Careers can and should be rewarding, dynamic and fulfilling. They’re a source of identity, motivation and income. But what do you do when your job becomes its own special prison?
If you hate your job, but you’ve sunk ten or more years into it, and you have a family to support, it’s easy to become complacent and let yourself be stuck. But down that road comes resentment, loss of fulfillment, health, and dissatisfaction. Your job will feel like a too-tight suit, constricting you.
At the same time, there are few things in life more terrifying than changing careers. Others will call it professional-suicide, especially in today’s economy, when many people consider themselves lucky to even have a job.
And in our society, we often conflate our identity with what we do. If you’re not a district manager, than you’re nobody.
But that’s wrong. We’re not our jobs, and even if we were, we’re not our job titles. We’re shifting, changing people who have tremendous skills and abilities, and we can flourish anywhere we choose. It just takes planning, know-how and a careful step forward.
Know What You Want
I’m not going to lie to you – you’re in for a rough road. The times aren’t on your side. When it comes to finding a job, we’re living in one of the toughest recessions in the past sixty years. These days, an employer will post a position with 15 vacancies, and they’ll get a million applicants.
I don’t want to discourage you, though. I know you’re resourceful, talented and a powerhouse in your own right. But you’re going to need to be suitably prepared. And part of that is knowing exactly what it is you want out of this career switch.
Lynn Taylor, of Tame Your Tot, writes, “What are your gifts and strengths? Is there something you would like to pursue but have not been able to until now? Do you need to build your portfolio?”
Here are some steps to consider:
- Know what the new career is about.
- Know what you can offer.
- Know what skills you need and what certificates you need, if any.
- Talk to people in the industry and get a feel for what positions are needed.
- Know what people in this position generally paid.
- Know who you will be working with and working for.
- Have a plan of who to contact and how.
- Know what you will need to send in your application (CV, portfolio, spec work, samples, recommendations, experience, etc.)
- Know why it is that you want this new career.
- Know what your back-up plan is
You can take these steps slowly. No one is forcing you to quit your job today. Do your research and have an action plan.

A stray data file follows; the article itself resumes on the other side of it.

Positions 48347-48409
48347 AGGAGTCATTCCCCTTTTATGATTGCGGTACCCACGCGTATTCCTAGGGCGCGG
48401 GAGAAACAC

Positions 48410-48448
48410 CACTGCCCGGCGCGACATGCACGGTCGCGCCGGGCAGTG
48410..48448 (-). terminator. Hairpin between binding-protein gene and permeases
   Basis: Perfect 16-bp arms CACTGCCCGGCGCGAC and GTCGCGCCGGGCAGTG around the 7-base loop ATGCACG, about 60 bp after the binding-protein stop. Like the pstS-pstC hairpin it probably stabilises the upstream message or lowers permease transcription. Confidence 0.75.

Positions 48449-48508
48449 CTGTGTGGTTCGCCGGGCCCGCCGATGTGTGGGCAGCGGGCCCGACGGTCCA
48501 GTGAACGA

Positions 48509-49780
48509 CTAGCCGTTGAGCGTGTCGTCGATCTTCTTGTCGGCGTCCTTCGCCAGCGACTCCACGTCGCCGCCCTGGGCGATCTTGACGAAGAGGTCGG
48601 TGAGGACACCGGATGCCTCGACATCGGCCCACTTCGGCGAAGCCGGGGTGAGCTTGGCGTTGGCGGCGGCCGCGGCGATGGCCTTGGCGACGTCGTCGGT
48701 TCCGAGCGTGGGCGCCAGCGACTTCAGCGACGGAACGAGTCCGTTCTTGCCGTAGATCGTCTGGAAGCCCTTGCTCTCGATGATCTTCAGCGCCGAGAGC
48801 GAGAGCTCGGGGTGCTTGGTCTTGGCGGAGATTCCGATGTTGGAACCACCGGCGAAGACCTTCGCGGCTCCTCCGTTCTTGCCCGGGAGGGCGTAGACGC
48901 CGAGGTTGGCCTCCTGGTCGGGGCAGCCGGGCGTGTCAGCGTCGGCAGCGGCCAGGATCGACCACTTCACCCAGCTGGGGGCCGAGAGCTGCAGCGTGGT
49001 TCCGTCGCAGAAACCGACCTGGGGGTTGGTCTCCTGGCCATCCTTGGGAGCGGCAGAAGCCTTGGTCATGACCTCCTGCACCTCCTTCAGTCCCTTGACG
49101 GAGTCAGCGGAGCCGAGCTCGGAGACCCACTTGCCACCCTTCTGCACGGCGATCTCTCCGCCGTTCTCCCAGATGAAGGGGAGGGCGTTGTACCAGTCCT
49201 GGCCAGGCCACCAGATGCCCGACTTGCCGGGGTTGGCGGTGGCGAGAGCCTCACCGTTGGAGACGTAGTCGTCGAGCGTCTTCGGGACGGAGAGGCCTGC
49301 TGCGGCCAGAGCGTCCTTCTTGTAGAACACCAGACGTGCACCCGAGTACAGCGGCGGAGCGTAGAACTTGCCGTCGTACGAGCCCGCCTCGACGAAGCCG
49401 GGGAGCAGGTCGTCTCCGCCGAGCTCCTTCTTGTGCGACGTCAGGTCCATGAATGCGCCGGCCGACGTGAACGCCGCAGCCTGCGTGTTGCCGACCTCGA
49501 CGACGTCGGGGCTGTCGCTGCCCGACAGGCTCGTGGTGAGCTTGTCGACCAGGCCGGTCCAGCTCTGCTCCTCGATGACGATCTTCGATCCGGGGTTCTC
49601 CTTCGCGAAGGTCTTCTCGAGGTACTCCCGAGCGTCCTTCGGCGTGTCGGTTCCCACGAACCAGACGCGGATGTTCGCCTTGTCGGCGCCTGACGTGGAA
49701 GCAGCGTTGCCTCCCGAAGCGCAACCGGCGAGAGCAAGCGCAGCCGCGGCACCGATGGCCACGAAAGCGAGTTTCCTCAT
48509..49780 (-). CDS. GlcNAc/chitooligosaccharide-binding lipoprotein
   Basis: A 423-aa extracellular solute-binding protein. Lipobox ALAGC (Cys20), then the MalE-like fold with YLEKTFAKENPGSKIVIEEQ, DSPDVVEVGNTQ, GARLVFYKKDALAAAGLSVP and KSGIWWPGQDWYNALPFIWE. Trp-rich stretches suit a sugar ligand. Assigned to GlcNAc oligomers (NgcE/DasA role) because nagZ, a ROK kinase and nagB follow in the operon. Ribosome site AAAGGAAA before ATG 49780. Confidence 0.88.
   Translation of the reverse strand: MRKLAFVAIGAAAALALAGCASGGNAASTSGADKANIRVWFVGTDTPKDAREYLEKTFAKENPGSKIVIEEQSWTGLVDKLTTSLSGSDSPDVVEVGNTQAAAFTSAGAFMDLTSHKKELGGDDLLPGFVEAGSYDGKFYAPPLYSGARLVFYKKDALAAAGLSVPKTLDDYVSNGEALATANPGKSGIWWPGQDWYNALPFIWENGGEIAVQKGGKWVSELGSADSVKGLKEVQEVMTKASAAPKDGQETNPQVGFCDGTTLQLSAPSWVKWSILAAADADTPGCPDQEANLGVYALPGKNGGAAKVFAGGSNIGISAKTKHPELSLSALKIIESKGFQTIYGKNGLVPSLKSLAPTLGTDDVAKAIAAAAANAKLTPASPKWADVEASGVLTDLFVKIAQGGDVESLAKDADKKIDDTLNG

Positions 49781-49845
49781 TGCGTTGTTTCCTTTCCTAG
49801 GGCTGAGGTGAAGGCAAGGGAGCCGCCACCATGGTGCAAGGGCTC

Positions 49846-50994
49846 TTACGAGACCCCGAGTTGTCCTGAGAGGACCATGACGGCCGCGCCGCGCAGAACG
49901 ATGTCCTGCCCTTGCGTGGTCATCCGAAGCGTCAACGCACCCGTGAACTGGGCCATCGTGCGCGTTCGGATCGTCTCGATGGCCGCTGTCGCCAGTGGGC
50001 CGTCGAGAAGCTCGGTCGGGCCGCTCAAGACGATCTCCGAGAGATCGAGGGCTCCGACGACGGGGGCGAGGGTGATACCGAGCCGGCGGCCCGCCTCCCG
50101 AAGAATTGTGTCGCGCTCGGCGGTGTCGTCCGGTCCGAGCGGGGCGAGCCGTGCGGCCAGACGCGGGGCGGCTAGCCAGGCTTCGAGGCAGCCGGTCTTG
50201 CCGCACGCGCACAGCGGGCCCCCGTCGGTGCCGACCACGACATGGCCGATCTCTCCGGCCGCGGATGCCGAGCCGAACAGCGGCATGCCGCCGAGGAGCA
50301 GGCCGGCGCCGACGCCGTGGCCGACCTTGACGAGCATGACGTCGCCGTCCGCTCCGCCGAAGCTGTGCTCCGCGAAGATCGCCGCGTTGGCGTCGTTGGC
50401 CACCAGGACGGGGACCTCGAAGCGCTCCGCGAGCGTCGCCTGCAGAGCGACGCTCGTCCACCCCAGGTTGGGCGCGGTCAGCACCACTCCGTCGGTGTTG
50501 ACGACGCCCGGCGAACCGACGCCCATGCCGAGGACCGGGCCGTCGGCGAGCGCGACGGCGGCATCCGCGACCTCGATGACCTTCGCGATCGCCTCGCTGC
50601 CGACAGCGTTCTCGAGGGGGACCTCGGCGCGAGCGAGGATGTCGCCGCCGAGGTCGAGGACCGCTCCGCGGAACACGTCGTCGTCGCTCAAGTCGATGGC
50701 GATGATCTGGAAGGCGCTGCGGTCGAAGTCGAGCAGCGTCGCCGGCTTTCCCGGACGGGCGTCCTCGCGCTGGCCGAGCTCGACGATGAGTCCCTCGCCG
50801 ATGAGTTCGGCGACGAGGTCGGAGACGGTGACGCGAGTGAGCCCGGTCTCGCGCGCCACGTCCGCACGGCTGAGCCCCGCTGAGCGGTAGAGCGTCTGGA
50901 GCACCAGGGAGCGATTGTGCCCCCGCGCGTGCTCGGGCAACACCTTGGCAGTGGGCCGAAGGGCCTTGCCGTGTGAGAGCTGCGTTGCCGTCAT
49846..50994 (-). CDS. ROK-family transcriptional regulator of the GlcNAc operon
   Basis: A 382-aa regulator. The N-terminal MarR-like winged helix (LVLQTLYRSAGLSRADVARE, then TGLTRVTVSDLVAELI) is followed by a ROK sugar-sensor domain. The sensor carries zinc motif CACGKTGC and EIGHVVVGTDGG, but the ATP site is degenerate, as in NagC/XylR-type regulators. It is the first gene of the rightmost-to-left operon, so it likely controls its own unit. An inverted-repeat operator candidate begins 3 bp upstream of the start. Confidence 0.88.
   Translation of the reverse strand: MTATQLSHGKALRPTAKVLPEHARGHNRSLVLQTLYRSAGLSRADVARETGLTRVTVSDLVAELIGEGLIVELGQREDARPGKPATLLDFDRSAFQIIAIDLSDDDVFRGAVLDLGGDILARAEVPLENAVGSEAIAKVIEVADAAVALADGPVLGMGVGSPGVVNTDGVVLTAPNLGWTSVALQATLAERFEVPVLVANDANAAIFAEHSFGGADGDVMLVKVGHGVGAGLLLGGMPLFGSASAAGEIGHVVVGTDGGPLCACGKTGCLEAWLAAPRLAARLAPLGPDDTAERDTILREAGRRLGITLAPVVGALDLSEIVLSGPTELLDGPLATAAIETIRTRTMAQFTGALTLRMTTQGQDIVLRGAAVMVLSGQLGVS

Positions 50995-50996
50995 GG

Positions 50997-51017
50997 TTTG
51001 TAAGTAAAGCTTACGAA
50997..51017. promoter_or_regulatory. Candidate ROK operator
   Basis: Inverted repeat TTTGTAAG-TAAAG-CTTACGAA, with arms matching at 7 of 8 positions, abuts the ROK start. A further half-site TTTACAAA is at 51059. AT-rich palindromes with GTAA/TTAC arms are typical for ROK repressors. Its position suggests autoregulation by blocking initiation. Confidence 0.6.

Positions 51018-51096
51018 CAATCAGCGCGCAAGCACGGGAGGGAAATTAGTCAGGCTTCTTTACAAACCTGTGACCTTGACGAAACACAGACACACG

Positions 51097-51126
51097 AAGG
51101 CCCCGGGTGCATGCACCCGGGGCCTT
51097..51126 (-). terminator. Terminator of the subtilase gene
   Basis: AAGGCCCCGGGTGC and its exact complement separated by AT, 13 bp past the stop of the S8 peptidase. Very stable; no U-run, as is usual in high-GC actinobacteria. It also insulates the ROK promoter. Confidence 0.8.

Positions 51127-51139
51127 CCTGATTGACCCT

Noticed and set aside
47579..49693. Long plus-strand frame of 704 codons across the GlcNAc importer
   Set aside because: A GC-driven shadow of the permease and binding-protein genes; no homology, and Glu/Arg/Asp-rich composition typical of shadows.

Be Afraid, But Don’t Let It Stop You
This will be probably be terrifying. The fear of failure will always be lurking around you. The trick is to know that you can push through it. Dorothy Tannahill-Moran, of Career Rocketeer, writes, “Being in love with your career is important because it is such a huge part of our life. Don’t let fear keep you from finding a great career. Fear can often immobilize us even on important things like making a career change. You need to know you will have the fear, at least to some degree, and the best way to push through it is with action and insight.”
Know What You’re Going To Do
Tannahill-Moran also recommends making a schedule and asking someone to keep you accountable for it. If you’ve ever owned your own business, you know how important this step is. The fear of failure makes us procrastinate, so a schedule is good stuff.
If you need to collect certificates or licenses, as anyone who’s worked in the tech industry knows, schedule those classes. Otherwise, get yourself out there. Send out CVs, attend industry meetings, meet people with similar aspirations. Work on making your CV and portfolio better than ever. Make a deadline for yourself to submit at least a certain number of CVs by a certain date. The most important thing in the world is to simply take the first step and get the ball rolling.
You’re also going to have to stick with it. Rejection is a part of the process. These days,.something like 60% of new graduates are unable to find work in their field within the first few years of post-graduation. Depending on the industry, you might even have an even harder time. But remember…
You Can Do This
A slow start is to be expected — Stick to it, and you’ll end up happier, more satisfied, and living life more fully than you ever did in the job you hated.